So I see the ecosystem as a digitally mediated marketplace of ideas where, ideally, the customer experience can mean all actors in these ecosystems can share in the value of the platform. This value is derived from an experience with stakeholders internal and external to the company, and multidirectional flows of influence. This is the promise of digital transformation, the changing role of the customer, the role of the company, and the role of other customers in shaping customer experience. While some patterns may evolve naturally, the overall system is, of course, based on careful design and curation.
Q: Now let’s zero in on the banking, financial services, and insurance (BFSI) industry. What does it take to be successful in these companies’ ecosystems today?
Gosline: When I think about banking and financial services companies that are doing pretty well at managing the transformed ecosystem that we’re in right now, what they appear to have in common is they embarked on digital transformation early on, and made it central or core to their organizations. They’ve also taken a very customer-centric approach. They’ve focused on delivering value to their customers in a way that really provides value beyond just the functional role of the business.
One example is Capital One, which helps customers make better decisions through their CreditWise program by providing advice based on information they receive from customer transactions, as well as other initiatives. That’s gone a long way in building trust, and it’s demonstrated that they want to not only receive their customers’ information, but they want to return value back in kind.
The peer-to-peer network of Venmo has done a pretty good job within the ecosystem — obviously by being functional, but also by allowing people to add a personal element. In Venmo transactions, you will see, for instance, heavy use of emojis; you’ll see people using a kind of inside language between themselves. Venmo allows people to engage in financial transactions — that part isn’t new — but it allows them to do that in a way that feels easy, feels timely, and also feels trusted because it’s using network effects. That’s something that’s uniquely able to be leveraged due to digital transformation.
“Today, customers are active participants and partners in the customer experience. The sooner you recognize and embrace that, the sooner you’ll realize that listening to your customers and responding to their needs in a nimble fashion is best for ensuring that you really are their partner along this journey.”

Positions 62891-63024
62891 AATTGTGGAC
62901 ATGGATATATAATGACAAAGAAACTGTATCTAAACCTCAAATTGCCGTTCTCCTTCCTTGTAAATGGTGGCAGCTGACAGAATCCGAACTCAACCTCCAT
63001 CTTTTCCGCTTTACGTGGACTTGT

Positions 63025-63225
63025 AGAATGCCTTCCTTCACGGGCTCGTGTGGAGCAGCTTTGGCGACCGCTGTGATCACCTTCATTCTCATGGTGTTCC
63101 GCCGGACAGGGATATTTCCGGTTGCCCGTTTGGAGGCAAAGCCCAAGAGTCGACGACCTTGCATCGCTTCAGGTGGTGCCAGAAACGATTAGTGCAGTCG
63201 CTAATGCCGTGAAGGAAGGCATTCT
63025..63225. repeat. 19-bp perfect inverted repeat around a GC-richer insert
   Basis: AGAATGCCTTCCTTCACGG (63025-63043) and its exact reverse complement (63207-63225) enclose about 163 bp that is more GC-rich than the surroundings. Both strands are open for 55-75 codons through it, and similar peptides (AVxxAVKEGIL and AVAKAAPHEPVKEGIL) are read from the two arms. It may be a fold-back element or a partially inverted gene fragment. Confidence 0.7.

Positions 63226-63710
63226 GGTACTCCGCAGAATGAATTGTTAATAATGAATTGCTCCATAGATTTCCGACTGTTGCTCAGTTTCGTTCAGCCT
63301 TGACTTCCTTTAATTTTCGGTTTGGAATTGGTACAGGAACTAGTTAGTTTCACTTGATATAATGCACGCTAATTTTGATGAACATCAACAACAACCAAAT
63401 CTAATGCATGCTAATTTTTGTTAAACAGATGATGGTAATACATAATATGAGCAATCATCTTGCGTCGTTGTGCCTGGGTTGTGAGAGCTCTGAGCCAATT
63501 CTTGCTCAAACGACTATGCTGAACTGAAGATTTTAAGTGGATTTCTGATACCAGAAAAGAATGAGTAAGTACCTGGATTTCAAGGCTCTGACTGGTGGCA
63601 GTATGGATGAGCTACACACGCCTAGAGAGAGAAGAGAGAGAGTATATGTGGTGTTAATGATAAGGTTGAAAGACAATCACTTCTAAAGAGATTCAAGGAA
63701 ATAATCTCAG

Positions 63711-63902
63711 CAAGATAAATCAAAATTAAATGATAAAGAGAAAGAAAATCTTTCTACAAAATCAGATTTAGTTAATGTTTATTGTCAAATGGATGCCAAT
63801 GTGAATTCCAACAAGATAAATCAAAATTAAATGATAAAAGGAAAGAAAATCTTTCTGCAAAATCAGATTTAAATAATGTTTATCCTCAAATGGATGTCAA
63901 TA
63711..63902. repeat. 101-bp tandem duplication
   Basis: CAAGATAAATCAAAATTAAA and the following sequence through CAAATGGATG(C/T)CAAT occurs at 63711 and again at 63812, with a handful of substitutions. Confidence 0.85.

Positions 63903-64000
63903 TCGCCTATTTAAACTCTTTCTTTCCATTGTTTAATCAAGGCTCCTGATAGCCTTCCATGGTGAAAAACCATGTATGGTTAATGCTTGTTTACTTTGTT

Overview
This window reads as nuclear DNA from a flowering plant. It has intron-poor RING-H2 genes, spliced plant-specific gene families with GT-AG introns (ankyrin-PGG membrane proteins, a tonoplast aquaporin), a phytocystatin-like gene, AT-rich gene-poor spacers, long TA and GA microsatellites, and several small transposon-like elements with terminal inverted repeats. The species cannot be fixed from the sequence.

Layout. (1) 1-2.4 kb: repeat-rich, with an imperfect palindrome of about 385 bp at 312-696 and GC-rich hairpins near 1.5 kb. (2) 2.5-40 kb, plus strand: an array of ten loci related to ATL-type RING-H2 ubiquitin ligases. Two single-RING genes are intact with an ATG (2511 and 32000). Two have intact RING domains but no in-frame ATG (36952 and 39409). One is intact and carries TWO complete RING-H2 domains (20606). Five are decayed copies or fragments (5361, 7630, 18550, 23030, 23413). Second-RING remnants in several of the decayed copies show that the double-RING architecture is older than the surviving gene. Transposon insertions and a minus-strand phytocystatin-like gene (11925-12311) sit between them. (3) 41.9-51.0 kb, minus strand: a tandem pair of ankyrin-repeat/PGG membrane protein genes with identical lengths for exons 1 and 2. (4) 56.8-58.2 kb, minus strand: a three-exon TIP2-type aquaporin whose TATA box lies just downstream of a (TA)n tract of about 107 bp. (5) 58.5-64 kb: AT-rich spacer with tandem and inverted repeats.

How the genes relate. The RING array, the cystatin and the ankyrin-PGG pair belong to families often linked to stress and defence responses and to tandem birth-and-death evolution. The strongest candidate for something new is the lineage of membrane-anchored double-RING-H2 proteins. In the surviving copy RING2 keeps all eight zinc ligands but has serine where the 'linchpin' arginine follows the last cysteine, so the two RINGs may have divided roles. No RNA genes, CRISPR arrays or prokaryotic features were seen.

Meanwhile, insurance companies have become hybridized in their models to be more like financial services companies in terms of their offerings, in helping people to prepare for the longer term and to invest, and things of that nature. Some of the challenges facing insurance companies revolve around changes in the environment that are happening right now that are changing customer expectations and needs and requiring them to fulfill the demand in ways that feel worthy of trust.
It appears Liberty Mutual is doing a pretty good job in the space. And MassMutual has really embraced experimentation and digital transformation by talking to younger customers, who notoriously think less about the long term and the future, and bringing them into the fold.
Q: Are supply chain partners part of these BFSI ecosystems as well?
Gosline: Absolutely. All stakeholders are members of these ecosystems, and they’re all having an influence. What’s transformative is that the locus of control is no longer with the firms, whether that’s in the supply chain or the provider of the service or product. It has become more diffused, with customers cocreating the customer experience. It is not something that is created by the brand and then consumed by the end user; it’s the result of many touch points that are controlled by many stakeholders. That makes it more complicated than older notions, because it means the firm is no longer acting as the independent locus of control and that the customer experience is more nuanced, more multidimensional, and potentially more relevant than ever.